DEMAND for retail commercial property is surging Australia wide as investors seek secure returns on investments in a time of record low interest rates.

Ray White Commercial Gold Coast director Greg Bell says commercial property is becoming an attractive option for investors wanting capital growth potential and strong rental yields.

"There is a real demand for commercial properties on the Gold Coast as they shape up as low-risk investments with decent returns," he says.

"It stems from the fact that interest rates are so low and the return from bank deposits is not sufficient for many investors."

The agency had a bumper FY16, with at least a dozen of its 446 transactions investments in the retail sector that cracked the multi-million-dollar mark.

These included including a prominent Nobby Beach shopping precinct for $9 million, an Oxenford retail and office complex for $9.6 million at 7.5 per cent yield, and a Surfers Paradise retail building for $8 million.

Data from the Business News Australia website provides more evidence of a shift in the commercial property market.

Our latest in-market readership figures, which show readers who are researching and actively considering buying, have showed a 54 per cent increase in readers looking at commercial property in the three months to August 31 compared to the previous quarter.

This clamouring for commercial retail assets is a trend being seen nationwide. Earlier this month a Victorian family bought a Woolworths and Dan Murphy's in Tamworth for $37.95 million at auction at a yield of 5.4 per cent.

"The sale is on a par with what a lot of Coles and Woolworths are selling for across Australia on yields of between 5 and 6 per cent," selling agent David Lyons, from Cushman and Wakefield told the Australian Financial Review.

Today it was announced that Nagambie Central Shopping Centre in Victoria, anchored by a 15-year lease to the SUPA IGA Group, was sold be CBRE to a foreign investor for $7.8 million at a yield of 6.1 per cent.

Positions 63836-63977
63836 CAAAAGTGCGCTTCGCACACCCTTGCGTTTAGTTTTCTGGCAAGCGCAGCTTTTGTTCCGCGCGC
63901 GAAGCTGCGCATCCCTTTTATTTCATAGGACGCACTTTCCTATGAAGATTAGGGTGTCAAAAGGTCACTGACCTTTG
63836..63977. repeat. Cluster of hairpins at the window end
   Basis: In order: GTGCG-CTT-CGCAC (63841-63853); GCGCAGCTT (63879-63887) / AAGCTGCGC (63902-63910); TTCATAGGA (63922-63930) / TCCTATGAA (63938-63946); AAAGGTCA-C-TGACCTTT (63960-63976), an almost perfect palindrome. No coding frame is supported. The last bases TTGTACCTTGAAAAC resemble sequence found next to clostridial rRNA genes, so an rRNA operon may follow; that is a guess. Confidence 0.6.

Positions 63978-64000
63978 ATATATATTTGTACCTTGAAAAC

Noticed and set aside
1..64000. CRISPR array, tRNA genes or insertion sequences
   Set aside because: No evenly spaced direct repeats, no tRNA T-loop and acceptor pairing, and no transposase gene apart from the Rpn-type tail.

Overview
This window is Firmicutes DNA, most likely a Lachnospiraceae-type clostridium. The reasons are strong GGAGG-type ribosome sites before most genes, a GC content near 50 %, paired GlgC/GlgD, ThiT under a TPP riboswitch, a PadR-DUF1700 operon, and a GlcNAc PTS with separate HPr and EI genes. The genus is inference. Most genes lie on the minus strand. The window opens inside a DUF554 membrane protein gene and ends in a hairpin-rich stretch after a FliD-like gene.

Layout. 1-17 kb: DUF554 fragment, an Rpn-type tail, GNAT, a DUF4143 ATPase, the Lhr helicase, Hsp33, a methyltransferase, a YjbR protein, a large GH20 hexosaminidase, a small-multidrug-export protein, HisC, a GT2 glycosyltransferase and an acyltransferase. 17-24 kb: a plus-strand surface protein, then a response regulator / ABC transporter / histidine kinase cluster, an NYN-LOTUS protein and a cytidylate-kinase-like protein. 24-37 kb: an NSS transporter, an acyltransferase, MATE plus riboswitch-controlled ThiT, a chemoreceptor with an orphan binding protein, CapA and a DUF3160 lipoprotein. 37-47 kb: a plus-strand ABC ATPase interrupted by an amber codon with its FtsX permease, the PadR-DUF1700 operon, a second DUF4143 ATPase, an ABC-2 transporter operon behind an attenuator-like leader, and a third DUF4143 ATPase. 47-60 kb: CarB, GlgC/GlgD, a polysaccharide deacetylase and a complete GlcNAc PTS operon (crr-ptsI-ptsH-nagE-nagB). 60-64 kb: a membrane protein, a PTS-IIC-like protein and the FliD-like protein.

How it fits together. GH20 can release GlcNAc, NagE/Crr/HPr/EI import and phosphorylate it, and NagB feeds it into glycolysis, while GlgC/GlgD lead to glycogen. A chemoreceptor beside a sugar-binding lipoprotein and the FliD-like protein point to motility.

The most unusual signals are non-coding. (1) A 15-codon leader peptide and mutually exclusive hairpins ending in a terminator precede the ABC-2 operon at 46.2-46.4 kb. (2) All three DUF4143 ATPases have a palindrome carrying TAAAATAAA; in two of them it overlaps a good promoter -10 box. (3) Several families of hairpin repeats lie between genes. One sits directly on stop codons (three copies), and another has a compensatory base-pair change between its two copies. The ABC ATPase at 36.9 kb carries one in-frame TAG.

Recent similar transactions provided slightly higher yields, with IGA Strathfieldsaye achieving 6.86 per cent and IGA Bittern recording 7.4 per cent.

The property marked the third retail investment property in Victoria to sell to an offshore buyer in the past three weeks, following the sale of Bunnings Yarrawonga (5% yield) and Beaurepaires Kew (3.9% yield). 

CBRE's Mark Wizel says that over the past 18 months offshore interest in Victoria's retail investment market had spiked significantly, with an average of 36% Asian enquiries for each campaign.

"Not only are offshore investors enquiring on properties in regional locations, but they now have the confidence to be buying in these areas, he says."

Recent CBRE research highlighted that foreign buyers were responsible for record retail sales volumes in 2015 - 20% higher than in 2014. Foreign buyers contributed to 27% of the total retail transactions, which have historically averaged 12% over the past 10 years.

In Brisbane, a private investor sold a Foodwords-anchored convenience store on Emerald Drive (pictured) for $3.4 million, at a passing yield of 7 per cent. It was a fantastic result for the vendor, who saw a 21 per cent increase in the property's value in less than three years.

CBRE's Millan Narsay conducted the transaction. He says, "The vendor decided to take advantage of the substantial yield compression in the current market. This compression in yield is not just isolated to Foodworks Regents Park, we continue to see astute vendors capitalising on the favourable conditions by selling now at a price premium."

Back on the Gold Coast, Ross Hawkins, Principal and owner of Gold Coast Commercial Real Estate, says he has seen a pickup in inquiries for sales, and prices have shown some increase.

"There are certainly more buyers out there and that is no doubt influenced by the low interest rates," he says.

"There is a shortage of listings, with some people holding on to see if the buyer demand will force up prices to a level where they want to sell."

While Hawkins won't describe the market as strong, he says it is on the move.

"This is just the start of a rising market."

Hawkins recently sold three strata shops in Lawrence Drive at an 8.5 per cent yield and he sees yields for similar properties coming down to 8 per cent in the future.

Yields for some properties have dropped below 6 per cent on the Gold Coast, which Hawkins says could reflect a strong tenant on a long-term lease.

Anna Tooma, Principal and Licensee of LJ Hooker Surfers Paradise agrees that retail properties in particular have seen strong demand as investors chase a secure return on investment.

"What we have seen is very strong demand for retail properties, particularly those anchored by national tenants," says Tooma.

"The yield is a reflection of the quality of tenants in the tenancy mix."


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